For the last few months, I’ve loved sharing the Commit2Twenty idea with all of you. While continuing my twenty minute commitment to exercise, I’ve experimented with other 20 minute commitments as well. I’ve written for 20 minutes a day, I’ve worked on my “picture project”, I’ve even set the timer for 20 minutes and run around my house cleaning the bathrooms. In the last couple of weeks, though, I’ve been reminded that not everything can be given a twenty minute time slot. When someone’s life ends, it would be easier if we could squeeze our grief into a twenty minute window, but our hearts require so much more time.
The really funny thing about life. . . no scratch that. The really shitty thing about life. . . no scratch that. The really inevitable thing about life. . . is that it ends. Sometimes when we least expect it – and that’s tragic and soooo sad. Sometimes when we totally expect it – and it’s still soooo sad. My grandpa’s death last week was fortunately the latter, but still I find myself feeling soooo sad.
When a person like my grandpa dies at age 90, after living a life overflowing with love, loyalty, adventure, passion, and knowledge, you’d think we’d stand up and cheer. He did it! He lived life to the fullest – to me, his ever adoring granddaughter he was larger than life – and he lived 90 years. His was a life truly worthy of a standing ovation, but instead those of us who loved him wilt with sadness.
For my grandpa, the last few years were very difficult. His body, forever strong and fit, failed him miserably in the end. Eleven years ago, while hiking with him in the mountains in Mexico, I had to ask him to slow down. I’ll use the elevation and the first-trimester of pregnancy as my excuse, but the truth is my grandpa was going strong, even at age 80. A mere decade ago, my grandpa very easily could have committed to twenty minutes of daily exercise, and most likely did much more.
He grew up in Denmark, and loved to tell stories of his days in the boy-scouts, how he rode his bike to Holland for the boy scouts’ “jamboree”. In the scouts he learned how to read and draw maps, which I recently learned he would do for his hiking friends in Mexico, guiding them along hikes through the mountains around his home, even as his own legs made it more and more difficult for my grandpa to simply walk through his home.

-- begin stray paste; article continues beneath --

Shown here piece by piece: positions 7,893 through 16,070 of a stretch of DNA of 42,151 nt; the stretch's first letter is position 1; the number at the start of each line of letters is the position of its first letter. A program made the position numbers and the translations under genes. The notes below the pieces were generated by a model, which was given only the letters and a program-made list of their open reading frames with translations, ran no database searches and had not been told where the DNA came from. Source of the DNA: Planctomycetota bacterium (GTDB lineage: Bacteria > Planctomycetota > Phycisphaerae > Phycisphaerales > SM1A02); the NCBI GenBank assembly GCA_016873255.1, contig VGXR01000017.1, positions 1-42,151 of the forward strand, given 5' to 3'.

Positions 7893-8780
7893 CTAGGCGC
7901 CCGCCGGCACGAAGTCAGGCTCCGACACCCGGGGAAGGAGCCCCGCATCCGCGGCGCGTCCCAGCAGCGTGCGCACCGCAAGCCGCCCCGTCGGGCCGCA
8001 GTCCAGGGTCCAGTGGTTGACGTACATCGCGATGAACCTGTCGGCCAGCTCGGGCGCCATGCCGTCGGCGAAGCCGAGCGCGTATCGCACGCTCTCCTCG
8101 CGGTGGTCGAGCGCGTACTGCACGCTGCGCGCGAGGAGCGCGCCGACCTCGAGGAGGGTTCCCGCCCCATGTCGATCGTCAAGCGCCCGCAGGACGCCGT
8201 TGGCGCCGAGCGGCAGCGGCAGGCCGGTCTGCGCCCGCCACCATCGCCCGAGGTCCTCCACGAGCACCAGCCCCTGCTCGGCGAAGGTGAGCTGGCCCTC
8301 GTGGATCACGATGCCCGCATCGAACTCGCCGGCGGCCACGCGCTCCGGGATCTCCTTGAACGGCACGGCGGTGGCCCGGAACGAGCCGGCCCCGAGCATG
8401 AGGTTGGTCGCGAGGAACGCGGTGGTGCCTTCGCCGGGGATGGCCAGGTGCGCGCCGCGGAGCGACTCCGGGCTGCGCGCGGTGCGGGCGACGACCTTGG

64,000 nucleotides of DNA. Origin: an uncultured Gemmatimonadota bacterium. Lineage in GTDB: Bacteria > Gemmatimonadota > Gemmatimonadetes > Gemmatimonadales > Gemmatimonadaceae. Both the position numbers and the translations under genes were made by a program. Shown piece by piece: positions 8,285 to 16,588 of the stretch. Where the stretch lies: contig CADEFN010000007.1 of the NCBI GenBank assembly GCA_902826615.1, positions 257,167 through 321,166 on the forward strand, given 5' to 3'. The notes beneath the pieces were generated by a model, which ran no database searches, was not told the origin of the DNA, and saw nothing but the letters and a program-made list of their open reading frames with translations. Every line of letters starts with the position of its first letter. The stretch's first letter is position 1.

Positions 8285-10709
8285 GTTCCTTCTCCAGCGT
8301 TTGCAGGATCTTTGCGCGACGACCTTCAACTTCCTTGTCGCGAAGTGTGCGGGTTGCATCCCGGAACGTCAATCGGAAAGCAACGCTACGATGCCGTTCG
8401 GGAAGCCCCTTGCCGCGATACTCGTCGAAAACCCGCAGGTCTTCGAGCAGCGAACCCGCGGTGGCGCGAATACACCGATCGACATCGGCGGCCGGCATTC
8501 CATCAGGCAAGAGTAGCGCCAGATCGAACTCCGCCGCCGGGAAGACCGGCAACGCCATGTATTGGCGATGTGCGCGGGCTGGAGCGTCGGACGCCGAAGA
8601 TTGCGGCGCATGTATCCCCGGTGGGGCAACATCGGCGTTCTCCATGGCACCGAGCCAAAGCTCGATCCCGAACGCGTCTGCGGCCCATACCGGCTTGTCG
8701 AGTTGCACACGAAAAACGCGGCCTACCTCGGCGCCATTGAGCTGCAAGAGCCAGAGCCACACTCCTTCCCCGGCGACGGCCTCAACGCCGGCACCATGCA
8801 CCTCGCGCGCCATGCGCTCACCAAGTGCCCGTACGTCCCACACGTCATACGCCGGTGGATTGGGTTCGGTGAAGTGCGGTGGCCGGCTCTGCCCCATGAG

I think it was in the scouts that my grandpa learned how to light a fire, and boy was he particular. His way required kindling cut just so and positioned just right. He was certain no one could build a fire of his caliber and therefore never allowed anyone else to try – except me. I confess, I made him let me during a visit this past year because I was frightened he was going to light himself on fire. I set up the sticks just so and am certain it was almost exactly as he had taught me to do. Fortunately my grandpa’s sense of humor was still intact and he laughed when it took me 26 matches to get it lit!
After coming to the United States at age 23 to study for his Ph.D., my grandpa continued hiking and biking as he had in Denmark which fortunately fit nicely into his career in the forest service. He also was an avid cross-country skier, quietly sliding past the pines in the Nicolet Forest in northern Wisconsin, many of which he planted and cultivated himself. Until the last five years his artificial hip and arthritic ankle never slowed him down.
But then, one day, his hip did slow him down. He’d exhausted its metallic lifespan and it needed to be replaced. But alas, he was too old. The doctors tried twice, but just couldn’t get the new metal to attach to the old bone well enough to support him. He started to use his hiking sticks to get around. My grandpa was stubborn as an ox and hated to accept help. He eventually accepted a walker, but never liked the wheelchair.
The last few years of his life were torturous, but my grandpa really didn’t complain. He swore like a sailor when his legs didn’t support him, but never complained about the pain. Because he was so stubborn, he insisted on living his last years in his home in Mexico, far from his family, but in a climate and country that he loved.
His children, his grandchildren, his great-grandchildren, and his “adopted” great-grandchildren – we were all his joy. That joy emanated from his smile and twinkled in his striking blue eyes that I’ll always remember. And his hard, loving kiss on my cheek that I always “complained” scratched because of his mustache is something I’d give anything to feel one more time.
My grandpa’s life was certainly one well-lived. If he was here right now to take a bow, I’d stand up and clap and cheer. But since he’s not, for now, my friends, I’ll just sit and cry.